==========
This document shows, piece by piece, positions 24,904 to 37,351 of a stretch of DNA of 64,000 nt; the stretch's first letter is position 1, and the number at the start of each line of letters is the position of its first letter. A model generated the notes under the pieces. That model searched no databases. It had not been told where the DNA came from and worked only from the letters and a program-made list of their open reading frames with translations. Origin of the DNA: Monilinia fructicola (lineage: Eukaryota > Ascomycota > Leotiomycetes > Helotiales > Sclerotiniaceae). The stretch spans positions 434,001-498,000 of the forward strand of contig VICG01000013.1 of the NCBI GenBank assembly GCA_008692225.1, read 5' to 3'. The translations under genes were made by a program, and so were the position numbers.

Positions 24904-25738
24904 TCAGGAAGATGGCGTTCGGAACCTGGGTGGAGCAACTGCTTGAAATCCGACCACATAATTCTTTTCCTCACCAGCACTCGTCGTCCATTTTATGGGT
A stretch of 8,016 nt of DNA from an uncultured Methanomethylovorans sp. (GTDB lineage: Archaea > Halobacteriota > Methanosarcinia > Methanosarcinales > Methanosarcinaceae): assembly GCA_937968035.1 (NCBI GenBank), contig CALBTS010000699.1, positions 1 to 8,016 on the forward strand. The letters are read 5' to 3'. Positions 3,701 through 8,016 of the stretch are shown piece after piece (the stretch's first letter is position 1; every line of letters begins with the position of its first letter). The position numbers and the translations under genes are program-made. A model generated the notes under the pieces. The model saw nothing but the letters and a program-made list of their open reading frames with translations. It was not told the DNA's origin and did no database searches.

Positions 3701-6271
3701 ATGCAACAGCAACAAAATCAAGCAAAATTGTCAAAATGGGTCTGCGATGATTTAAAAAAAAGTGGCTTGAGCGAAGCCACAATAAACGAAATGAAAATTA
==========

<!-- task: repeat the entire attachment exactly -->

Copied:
This document shows, piece by piece, positions 24,904 to 37,351 of a stretch of DNA of 64,000 nt; the stretch's first letter is position 1, and the number at the start of each line of letters is the position of its first letter. A model generated the notes under the pieces. That model searched no databases. It had not been told where the DNA came from and worked only from the letters and a program-made list of their open reading frames with translations. Origin of the DNA: Monilinia fructicola (lineage: Eukaryota > Ascomycota > Leotiomycetes > Helotiales > Sclerotiniaceae). The stretch spans positions 434,001-498,000 of the forward strand of contig VICG01000013.1 of the NCBI GenBank assembly GCA_008692225.1, read 5' to 3'. The translations under genes were made by a program, and so were the position numbers.

Positions 24904-25738
24904 TCAGGAAGATGGCGTTCGGAACCTGGGTGGAGCAACTGCTTGAAATCCGACCACATAATTCTTTTCCTCACCAGCACTCGTCGTCCATTTTATGGGT
A stretch of 8,016 nt of DNA from an uncultured Methanomethylovorans sp. (GTDB lineage: Archaea > Halobacteriota > Methanosarcinia > Methanosarcinales > Methanosarcinaceae): assembly GCA_937968035.1 (NCBI GenBank), contig CALBTS010000699.1, positions 1 to 8,016 on the forward strand. The letters are read 5' to 3'. Positions 3,701 through 8,016 of the stretch are shown piece after piece (the stretch's first letter is position 1; every line of letters begins with the position of its first letter). The position numbers and the translations under genes are program-made. A model generated the notes under the pieces. The model saw nothing but the letters and a program-made list of their open reading frames with translations. It was not told the DNA's origin and did no database searches.

Positions 3701-6271
3701 ATGCAACAGCAACAAAATCAAGCAAAATTGTCAAAATGGGTCTGCGATGATTTAAAAAAAAGTGGCTTGAGCGAAGCCACAATAAACGAAATGAAAATTA